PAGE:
The embryonic stem cell policy initiated by President Bush has at times been criticized from both ends of the pro-life debate, but some criticisms are based on false premises. The policy did not ban embryonic stem cell research, or funding of such research. By restricting federally funded research to cell lines in existence at the time he issued his policy, he was trying to ensure that Americans are not forced to use their tax dollars to encourage expanded destruction of embryonic human beings for their stem cells. Such destruction is especially pointless at the present time, for several reasons. First, basic research in the capabilities of embryonic stem cells can be and is being pursued using the currently eligible cell lines as well as the hundreds of lines produced with nonfederal funds since 2001. Second, recent startling advances in reprogramming adult cells into embryonic-like stem cells—hailed by the journal Science as the scientific breakthrough of the year—are said by many scientists to be making embryonic stem cells irrelevant to medical progress. Third, adult and cord blood stem cells are now known to have great versatility, and are increasingly being used to reverse serious illnesses and even help rebuild damaged organs. To divert scarce funds away from these promising avenues for research and treatment toward the avenue that is most morally controversial as well as most medically speculative would be a sad victory of politics over science.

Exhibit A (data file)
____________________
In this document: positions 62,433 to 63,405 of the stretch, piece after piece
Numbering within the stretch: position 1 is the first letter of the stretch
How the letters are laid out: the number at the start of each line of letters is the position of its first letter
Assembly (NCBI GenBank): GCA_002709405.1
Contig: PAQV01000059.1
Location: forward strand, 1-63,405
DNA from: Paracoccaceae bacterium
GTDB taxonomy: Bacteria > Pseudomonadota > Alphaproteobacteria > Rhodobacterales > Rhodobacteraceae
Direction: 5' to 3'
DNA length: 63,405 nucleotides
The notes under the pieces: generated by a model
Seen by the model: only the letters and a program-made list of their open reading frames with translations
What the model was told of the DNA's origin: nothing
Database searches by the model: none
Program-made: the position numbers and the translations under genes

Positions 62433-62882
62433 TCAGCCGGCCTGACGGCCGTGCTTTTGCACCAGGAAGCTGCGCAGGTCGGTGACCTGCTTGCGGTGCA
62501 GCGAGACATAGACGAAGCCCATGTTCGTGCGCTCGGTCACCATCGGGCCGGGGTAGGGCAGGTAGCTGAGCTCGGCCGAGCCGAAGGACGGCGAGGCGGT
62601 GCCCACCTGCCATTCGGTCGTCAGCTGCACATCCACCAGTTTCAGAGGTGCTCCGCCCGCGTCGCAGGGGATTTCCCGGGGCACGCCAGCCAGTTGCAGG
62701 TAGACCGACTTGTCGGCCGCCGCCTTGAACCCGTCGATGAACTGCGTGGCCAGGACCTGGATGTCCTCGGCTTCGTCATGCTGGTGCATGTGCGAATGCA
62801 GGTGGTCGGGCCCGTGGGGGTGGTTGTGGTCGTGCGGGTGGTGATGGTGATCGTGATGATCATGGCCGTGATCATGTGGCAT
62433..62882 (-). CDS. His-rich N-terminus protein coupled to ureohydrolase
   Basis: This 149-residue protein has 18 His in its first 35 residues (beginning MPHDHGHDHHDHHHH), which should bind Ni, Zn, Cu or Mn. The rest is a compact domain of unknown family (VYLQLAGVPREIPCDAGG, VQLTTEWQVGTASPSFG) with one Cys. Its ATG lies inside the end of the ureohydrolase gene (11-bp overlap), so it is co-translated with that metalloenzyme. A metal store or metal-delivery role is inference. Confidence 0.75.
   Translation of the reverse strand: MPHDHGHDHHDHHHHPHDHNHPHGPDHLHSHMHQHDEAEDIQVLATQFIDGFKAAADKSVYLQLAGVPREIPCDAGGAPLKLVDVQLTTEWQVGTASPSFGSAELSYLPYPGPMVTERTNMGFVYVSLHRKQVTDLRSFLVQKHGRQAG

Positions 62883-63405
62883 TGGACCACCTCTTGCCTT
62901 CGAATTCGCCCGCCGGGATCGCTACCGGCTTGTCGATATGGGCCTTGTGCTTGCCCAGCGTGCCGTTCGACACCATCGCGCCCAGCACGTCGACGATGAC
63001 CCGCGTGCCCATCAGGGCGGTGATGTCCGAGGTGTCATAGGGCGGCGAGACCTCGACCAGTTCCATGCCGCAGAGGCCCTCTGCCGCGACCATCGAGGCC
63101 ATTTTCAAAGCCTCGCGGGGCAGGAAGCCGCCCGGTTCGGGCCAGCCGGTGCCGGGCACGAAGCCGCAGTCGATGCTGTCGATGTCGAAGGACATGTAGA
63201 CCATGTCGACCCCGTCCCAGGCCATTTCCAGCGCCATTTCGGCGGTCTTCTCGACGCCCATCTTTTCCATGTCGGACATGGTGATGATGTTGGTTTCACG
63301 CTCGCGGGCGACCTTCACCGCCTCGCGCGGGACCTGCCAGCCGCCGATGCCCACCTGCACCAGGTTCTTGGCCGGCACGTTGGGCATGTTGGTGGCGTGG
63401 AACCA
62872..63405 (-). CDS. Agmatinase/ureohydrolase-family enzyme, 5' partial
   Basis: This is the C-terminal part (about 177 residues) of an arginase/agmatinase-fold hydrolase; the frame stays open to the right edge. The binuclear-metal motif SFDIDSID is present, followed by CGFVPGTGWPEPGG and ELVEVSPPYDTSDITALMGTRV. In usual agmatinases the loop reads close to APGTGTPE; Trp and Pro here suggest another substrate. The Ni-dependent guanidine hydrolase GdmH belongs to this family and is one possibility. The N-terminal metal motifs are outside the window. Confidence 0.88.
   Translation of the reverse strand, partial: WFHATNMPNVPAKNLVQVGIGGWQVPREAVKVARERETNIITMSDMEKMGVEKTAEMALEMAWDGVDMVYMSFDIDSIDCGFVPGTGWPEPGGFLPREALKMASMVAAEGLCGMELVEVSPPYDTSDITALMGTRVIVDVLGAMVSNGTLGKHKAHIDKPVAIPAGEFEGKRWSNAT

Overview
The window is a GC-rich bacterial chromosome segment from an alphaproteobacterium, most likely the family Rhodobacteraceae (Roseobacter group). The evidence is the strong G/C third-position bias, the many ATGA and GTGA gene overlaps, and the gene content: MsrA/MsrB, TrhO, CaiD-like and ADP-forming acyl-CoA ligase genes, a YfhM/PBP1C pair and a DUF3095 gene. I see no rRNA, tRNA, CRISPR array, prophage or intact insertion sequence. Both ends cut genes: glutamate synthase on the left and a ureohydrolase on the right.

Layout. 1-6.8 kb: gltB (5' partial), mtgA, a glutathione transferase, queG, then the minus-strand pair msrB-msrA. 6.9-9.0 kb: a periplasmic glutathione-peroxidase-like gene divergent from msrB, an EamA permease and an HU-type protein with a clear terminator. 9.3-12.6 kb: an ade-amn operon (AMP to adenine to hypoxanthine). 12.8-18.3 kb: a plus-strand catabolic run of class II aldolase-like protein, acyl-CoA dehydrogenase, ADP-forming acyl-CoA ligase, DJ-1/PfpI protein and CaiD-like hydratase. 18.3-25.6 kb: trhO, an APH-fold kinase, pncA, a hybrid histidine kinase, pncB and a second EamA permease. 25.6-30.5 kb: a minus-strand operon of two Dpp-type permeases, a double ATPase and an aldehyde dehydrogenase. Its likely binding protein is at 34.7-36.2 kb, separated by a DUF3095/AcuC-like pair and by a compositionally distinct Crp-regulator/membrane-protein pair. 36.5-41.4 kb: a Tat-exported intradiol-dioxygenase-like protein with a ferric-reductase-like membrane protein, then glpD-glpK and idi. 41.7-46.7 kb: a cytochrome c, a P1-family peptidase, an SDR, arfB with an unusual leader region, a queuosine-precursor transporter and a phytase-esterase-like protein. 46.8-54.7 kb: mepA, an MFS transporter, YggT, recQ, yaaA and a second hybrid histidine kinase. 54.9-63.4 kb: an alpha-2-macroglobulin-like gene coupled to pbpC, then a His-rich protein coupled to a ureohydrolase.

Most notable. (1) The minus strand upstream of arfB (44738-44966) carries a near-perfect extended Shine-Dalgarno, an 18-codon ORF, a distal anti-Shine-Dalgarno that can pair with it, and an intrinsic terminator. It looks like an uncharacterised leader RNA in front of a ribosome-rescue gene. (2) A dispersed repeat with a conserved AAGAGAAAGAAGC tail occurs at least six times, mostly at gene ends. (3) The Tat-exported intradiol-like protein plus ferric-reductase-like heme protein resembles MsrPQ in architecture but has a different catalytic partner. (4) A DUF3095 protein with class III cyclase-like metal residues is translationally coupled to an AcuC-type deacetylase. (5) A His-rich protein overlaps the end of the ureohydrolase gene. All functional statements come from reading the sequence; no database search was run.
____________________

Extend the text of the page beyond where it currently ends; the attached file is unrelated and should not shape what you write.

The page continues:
I hope you will consider these comments in the spirit in which they are intended, as an invitation to set aside political pressures and ideologies and focus on the priorities and challenges that will unite us as a nation. Again I want to express our hopes for your Administration, and our offer to cooperate in advancing the common good and protecting the poor and vulnerable in these challenging times.
As we approach the first days of your new responsibilities as President of the United States, I will offer my prayers for you and for your family. May God bless your efforts in fostering justice and peace for all, Mr. President, as you begin your term.
Last week, a group of atheist and agnostic organizations, led by the American Humanist Association, sent a letter to Barack Obama urging him to decline the invitation to become honorary president of the Boy Scouts of America, a role accepted by every American president beginning with William Taft in 1910 (when the organization was founded).